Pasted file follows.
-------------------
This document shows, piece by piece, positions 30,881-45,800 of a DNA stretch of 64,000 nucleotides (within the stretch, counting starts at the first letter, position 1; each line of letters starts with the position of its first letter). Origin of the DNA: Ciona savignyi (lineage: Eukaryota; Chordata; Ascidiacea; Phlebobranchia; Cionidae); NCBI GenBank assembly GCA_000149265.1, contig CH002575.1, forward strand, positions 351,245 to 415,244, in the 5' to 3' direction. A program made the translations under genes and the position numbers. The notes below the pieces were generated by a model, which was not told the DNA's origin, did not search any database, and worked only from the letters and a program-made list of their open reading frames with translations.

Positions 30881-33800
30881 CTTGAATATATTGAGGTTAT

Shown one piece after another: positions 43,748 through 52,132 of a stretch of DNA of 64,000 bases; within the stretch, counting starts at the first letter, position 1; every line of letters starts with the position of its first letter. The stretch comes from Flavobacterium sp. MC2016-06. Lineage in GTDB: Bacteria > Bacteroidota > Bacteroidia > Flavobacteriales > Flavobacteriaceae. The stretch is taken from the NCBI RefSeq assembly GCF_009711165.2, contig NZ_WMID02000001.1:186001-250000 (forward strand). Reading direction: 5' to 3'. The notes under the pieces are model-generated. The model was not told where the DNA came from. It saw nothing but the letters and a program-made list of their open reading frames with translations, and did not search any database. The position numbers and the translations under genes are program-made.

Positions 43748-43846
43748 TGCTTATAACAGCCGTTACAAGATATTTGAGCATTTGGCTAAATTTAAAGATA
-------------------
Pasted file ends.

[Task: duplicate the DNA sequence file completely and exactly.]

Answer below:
This document shows, piece by piece, positions 30,881-45,800 of a DNA stretch of 64,000 nucleotides (within the stretch, counting starts at the first letter, position 1; each line of letters starts with the position of its first letter). Origin of the DNA: Ciona savignyi (lineage: Eukaryota; Chordata; Ascidiacea; Phlebobranchia; Cionidae); NCBI GenBank assembly GCA_000149265.1, contig CH002575.1, forward strand, positions 351,245 to 415,244, in the 5' to 3' direction. A program made the translations under genes and the position numbers. The notes below the pieces were generated by a model, which was not told the DNA's origin, did not search any database, and worked only from the letters and a program-made list of their open reading frames with translations.

Positions 30881-33800
30881 CTTGAATATATTGAGGTTAT

Shown one piece after another: positions 43,748 through 52,132 of a stretch of DNA of 64,000 bases; within the stretch, counting starts at the first letter, position 1; every line of letters starts with the position of its first letter. The stretch comes from Flavobacterium sp. MC2016-06. Lineage in GTDB: Bacteria > Bacteroidota > Bacteroidia > Flavobacteriales > Flavobacteriaceae. The stretch is taken from the NCBI RefSeq assembly GCF_009711165.2, contig NZ_WMID02000001.1:186001-250000 (forward strand). Reading direction: 5' to 3'. The notes under the pieces are model-generated. The model was not told where the DNA came from. It saw nothing but the letters and a program-made list of their open reading frames with translations, and did not search any database. The position numbers and the translations under genes are program-made.

Positions 43748-43846
43748 TGCTTATAACAGCCGTTACAAGATATTTGAGCATTTGGCTAAATTTAAAGATA